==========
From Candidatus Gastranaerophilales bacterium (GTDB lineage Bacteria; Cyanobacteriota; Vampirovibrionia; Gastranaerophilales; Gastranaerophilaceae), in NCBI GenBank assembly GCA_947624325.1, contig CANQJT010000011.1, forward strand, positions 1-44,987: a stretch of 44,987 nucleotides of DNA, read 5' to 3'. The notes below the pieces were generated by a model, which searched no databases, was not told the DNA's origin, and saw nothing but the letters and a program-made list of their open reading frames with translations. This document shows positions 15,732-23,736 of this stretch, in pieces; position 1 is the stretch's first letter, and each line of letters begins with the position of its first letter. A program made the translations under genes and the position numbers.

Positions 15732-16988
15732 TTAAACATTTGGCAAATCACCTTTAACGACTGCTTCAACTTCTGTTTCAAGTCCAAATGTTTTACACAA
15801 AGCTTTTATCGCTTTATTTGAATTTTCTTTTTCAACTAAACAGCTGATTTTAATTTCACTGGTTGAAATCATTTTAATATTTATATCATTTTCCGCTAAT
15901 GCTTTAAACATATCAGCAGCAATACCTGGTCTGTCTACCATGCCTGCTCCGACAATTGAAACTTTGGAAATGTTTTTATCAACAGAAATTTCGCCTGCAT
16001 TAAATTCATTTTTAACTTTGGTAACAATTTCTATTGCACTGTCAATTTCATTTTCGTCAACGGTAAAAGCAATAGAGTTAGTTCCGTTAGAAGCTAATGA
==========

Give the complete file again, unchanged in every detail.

From Candidatus Gastranaerophilales bacterium (GTDB lineage Bacteria; Cyanobacteriota; Vampirovibrionia; Gastranaerophilales; Gastranaerophilaceae), in NCBI GenBank assembly GCA_947624325.1, contig CANQJT010000011.1, forward strand, positions 1-44,987: a stretch of 44,987 nucleotides of DNA, read 5' to 3'. The notes below the pieces were generated by a model, which searched no databases, was not told the DNA's origin, and saw nothing but the letters and a program-made list of their open reading frames with translations. This document shows positions 15,732-23,736 of this stretch, in pieces; position 1 is the stretch's first letter, and each line of letters begins with the position of its first letter. A program made the translations under genes and the position numbers.

Positions 15732-16988
15732 TTAAACATTTGGCAAATCACCTTTAACGACTGCTTCAACTTCTGTTTCAAGTCCAAATGTTTTACACAA
15801 AGCTTTTATCGCTTTATTTGAATTTTCTTTTTCAACTAAACAGCTGATTTTAATTTCACTGGTTGAAATCATTTTAATATTTATATCATTTTCCGCTAAT
15901 GCTTTAAACATATCAGCAGCAATACCTGGTCTGTCTACCATGCCTGCTCCGACAATTGAAACTTTGGAAATGTTTTTATCAACAGAAATTTCGCCTGCAT
16001 TAAATTCATTTTTAACTTTGGTAACAATTTCTATTGCACTGTCAATTTCATTTTCGTCAACGGTAAAAGCAATAGAGTTAGTTCCGTTAGAAGCTAATGA